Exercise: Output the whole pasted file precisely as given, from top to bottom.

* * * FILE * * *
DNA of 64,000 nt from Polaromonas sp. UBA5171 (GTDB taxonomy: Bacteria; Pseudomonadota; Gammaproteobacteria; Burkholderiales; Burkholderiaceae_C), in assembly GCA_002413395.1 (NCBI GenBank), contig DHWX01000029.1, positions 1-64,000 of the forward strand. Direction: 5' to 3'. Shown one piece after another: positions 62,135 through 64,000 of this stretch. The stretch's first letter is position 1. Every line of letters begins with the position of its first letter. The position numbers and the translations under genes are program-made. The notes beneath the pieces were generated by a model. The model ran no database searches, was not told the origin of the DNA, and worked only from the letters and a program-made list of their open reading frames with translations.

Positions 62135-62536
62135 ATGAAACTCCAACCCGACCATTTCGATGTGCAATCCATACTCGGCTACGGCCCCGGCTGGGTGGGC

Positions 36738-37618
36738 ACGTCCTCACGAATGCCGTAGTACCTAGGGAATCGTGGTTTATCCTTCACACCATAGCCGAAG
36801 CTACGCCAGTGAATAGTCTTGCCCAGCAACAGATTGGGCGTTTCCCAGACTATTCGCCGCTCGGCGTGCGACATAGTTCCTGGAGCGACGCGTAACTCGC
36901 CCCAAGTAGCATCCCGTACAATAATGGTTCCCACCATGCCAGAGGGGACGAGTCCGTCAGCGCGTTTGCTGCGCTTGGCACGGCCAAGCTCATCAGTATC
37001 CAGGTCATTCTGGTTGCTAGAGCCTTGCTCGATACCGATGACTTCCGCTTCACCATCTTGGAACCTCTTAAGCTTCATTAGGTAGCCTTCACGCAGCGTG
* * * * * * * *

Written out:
DNA of 64,000 nt from Polaromonas sp. UBA5171 (GTDB taxonomy: Bacteria; Pseudomonadota; Gammaproteobacteria; Burkholderiales; Burkholderiaceae_C), in assembly GCA_002413395.1 (NCBI GenBank), contig DHWX01000029.1, positions 1-64,000 of the forward strand. Direction: 5' to 3'. Shown one piece after another: positions 62,135 through 64,000 of this stretch. The stretch's first letter is position 1. Every line of letters begins with the position of its first letter. The position numbers and the translations under genes are program-made. The notes beneath the pieces were generated by a model. The model ran no database searches, was not told the origin of the DNA, and worked only from the letters and a program-made list of their open reading frames with translations.

Positions 62135-62536
62135 ATGAAACTCCAACCCGACCATTTCGATGTGCAATCCATACTCGGCTACGGCCCCGGCTGGGTGGGC

Positions 36738-37618
36738 ACGTCCTCACGAATGCCGTAGTACCTAGGGAATCGTGGTTTATCCTTCACACCATAGCCGAAG
36801 CTACGCCAGTGAATAGTCTTGCCCAGCAACAGATTGGGCGTTTCCCAGACTATTCGCCGCTCGGCGTGCGACATAGTTCCTGGAGCGACGCGTAACTCGC
36901 CCCAAGTAGCATCCCGTACAATAATGGTTCCCACCATGCCAGAGGGGACGAGTCCGTCAGCGCGTTTGCTGCGCTTGGCACGGCCAAGCTCATCAGTATC
37001 CAGGTCATTCTGGTTGCTAGAGCCTTGCTCGATACCGATGACTTCCGCTTCACCATCTTGGAACCTCTTAAGCTTCATTAGGTAGCCTTCACGCAGCGTG